Once again, the banks are given a pass for their criminal behavior, while homeowners are given the shaft. Tuesday, the Office of the Comptroller of the Currency and the Federal Reserve announced the beginning of payments for some of those people whose homes were wrongfully taken from them and the settlements are, as Chris Hayes put it, "cartoonishly small."
Have you heard the one about a homeowner foreclosing on a bank?
Watch: Single mom leads fifty community members onto the stage at a banker's conference to confront Wells Fargo CEO John Stumpf over foreclosure.
On the morning of Dec. 19, 2012, in a Torrance courtroom, Larry Delassus' heart stopped as he watched his attorney argue his negligence and discrimination case against banking behemoth Wells Fargo.
At least 700 active-duty troops lost their homes during the financial crisis.
Community groups and Occupy Detroit using "any means necessary" to save homes from foreclosure.
Racial inequality is alive and well. According to a new study, the wealth gap between African-American and white families has tripled in the past quarter century.
After being assured by Wells Fargo that foreclosure notices were an error, Steve lost his home and his business. Now he's fighting back.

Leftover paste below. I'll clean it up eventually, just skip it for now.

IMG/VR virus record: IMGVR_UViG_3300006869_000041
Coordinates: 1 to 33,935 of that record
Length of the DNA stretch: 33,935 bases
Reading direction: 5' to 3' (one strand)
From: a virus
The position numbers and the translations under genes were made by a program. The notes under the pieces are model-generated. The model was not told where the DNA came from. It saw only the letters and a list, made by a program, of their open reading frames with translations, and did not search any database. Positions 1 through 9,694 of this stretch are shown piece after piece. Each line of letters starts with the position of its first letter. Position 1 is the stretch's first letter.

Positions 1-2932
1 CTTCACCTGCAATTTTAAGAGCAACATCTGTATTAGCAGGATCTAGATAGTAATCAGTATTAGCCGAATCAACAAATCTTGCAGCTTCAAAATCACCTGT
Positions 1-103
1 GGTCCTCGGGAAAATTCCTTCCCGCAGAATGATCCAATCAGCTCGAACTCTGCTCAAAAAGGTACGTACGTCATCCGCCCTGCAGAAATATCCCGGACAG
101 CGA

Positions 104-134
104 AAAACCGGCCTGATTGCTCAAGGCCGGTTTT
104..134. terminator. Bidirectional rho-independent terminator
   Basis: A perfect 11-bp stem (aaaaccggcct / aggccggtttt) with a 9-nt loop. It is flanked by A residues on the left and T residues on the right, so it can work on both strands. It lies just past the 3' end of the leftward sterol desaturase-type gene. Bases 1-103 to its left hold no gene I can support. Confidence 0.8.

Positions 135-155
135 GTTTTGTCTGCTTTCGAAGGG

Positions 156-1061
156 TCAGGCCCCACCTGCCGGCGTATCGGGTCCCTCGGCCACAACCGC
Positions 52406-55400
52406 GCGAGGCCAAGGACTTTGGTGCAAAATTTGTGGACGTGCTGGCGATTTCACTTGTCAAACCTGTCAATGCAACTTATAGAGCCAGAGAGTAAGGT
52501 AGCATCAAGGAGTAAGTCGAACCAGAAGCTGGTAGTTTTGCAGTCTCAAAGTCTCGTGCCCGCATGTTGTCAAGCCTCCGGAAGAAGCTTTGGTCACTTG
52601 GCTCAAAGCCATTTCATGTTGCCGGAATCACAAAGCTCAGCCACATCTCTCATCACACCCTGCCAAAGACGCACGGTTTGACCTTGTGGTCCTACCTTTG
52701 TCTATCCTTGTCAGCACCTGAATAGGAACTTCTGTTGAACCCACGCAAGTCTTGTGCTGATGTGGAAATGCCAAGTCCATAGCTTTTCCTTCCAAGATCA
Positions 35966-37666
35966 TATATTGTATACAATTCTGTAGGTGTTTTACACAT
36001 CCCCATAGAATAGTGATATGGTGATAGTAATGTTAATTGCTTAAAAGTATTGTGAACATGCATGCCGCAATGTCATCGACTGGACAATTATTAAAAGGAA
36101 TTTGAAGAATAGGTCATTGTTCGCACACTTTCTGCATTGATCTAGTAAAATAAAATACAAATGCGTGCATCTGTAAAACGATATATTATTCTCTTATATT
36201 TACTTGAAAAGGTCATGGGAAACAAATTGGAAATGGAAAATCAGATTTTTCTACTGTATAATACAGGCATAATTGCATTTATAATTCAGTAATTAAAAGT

Millions of middle-class Americans lost their homes in the mortgage crisis. Among them is Joseph Keller, 58, a former social worker in Columbus, Ohio. Five years ago, he and his wife fell 10 months behind in their house payments and received
The Kellers are caught up in a little-known horror of the U.S. housing bust: the zombie title. Six years in, thousands of homeowners are finding themselves legally liable for houses they didn't know they still owned after banks decided it wasn't worth their while to complete foreclosures on them. With impunity, banks have been walking away from foreclosures much the way some homeowners walked away from their mortgages when the housing market first crashed.